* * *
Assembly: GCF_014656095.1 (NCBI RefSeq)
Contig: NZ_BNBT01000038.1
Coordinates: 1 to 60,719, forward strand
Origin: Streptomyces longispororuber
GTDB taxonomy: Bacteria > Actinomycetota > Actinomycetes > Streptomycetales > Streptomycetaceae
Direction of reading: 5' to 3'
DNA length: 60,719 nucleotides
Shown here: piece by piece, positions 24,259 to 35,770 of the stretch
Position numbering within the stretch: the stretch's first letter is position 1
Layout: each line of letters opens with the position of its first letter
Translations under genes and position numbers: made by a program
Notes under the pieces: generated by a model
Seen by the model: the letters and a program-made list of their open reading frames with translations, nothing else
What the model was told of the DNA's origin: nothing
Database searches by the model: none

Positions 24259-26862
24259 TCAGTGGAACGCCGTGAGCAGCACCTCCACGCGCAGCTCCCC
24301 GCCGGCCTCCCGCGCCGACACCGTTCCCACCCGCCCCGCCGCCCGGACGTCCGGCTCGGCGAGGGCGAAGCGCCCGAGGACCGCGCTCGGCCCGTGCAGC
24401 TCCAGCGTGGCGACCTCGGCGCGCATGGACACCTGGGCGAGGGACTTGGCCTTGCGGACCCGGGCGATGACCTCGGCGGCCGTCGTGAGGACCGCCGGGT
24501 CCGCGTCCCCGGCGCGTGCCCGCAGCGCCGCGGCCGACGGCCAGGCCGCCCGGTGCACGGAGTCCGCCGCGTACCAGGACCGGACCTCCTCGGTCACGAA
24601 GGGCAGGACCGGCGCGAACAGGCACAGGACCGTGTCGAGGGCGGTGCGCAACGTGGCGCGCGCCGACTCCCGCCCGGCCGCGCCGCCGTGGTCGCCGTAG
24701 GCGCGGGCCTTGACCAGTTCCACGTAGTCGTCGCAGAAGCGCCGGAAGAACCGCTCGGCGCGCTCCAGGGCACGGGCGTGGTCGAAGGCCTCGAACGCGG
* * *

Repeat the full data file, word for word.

Assembly: GCF_014656095.1 (NCBI RefSeq)
Contig: NZ_BNBT01000038.1
Coordinates: 1 to 60,719, forward strand
Origin: Streptomyces longispororuber
GTDB taxonomy: Bacteria > Actinomycetota > Actinomycetes > Streptomycetales > Streptomycetaceae
Direction of reading: 5' to 3'
DNA length: 60,719 nucleotides
Shown here: piece by piece, positions 24,259 to 35,770 of the stretch
Position numbering within the stretch: the stretch's first letter is position 1
Layout: each line of letters opens with the position of its first letter
Translations under genes and position numbers: made by a program
Notes under the pieces: generated by a model
Seen by the model: the letters and a program-made list of their open reading frames with translations, nothing else
What the model was told of the DNA's origin: nothing
Database searches by the model: none

Positions 24259-26862
24259 TCAGTGGAACGCCGTGAGCAGCACCTCCACGCGCAGCTCCCC
24301 GCCGGCCTCCCGCGCCGACACCGTTCCCACCCGCCCCGCCGCCCGGACGTCCGGCTCGGCGAGGGCGAAGCGCCCGAGGACCGCGCTCGGCCCGTGCAGC
24401 TCCAGCGTGGCGACCTCGGCGCGCATGGACACCTGGGCGAGGGACTTGGCCTTGCGGACCCGGGCGATGACCTCGGCGGCCGTCGTGAGGACCGCCGGGT
24501 CCGCGTCCCCGGCGCGTGCCCGCAGCGCCGCGGCCGACGGCCAGGCCGCCCGGTGCACGGAGTCCGCCGCGTACCAGGACCGGACCTCCTCGGTCACGAA
24601 GGGCAGGACCGGCGCGAACAGGCACAGGACCGTGTCGAGGGCGGTGCGCAACGTGGCGCGCGCCGACTCCCGCCCGGCCGCGCCGCCGTGGTCGCCGTAG
24701 GCGCGGGCCTTGACCAGTTCCACGTAGTCGTCGCAGAAGCGCCGGAAGAACCGCTCGGCGCGCTCCAGGGCACGGGCGTGGTCGAAGGCCTCGAACGCGG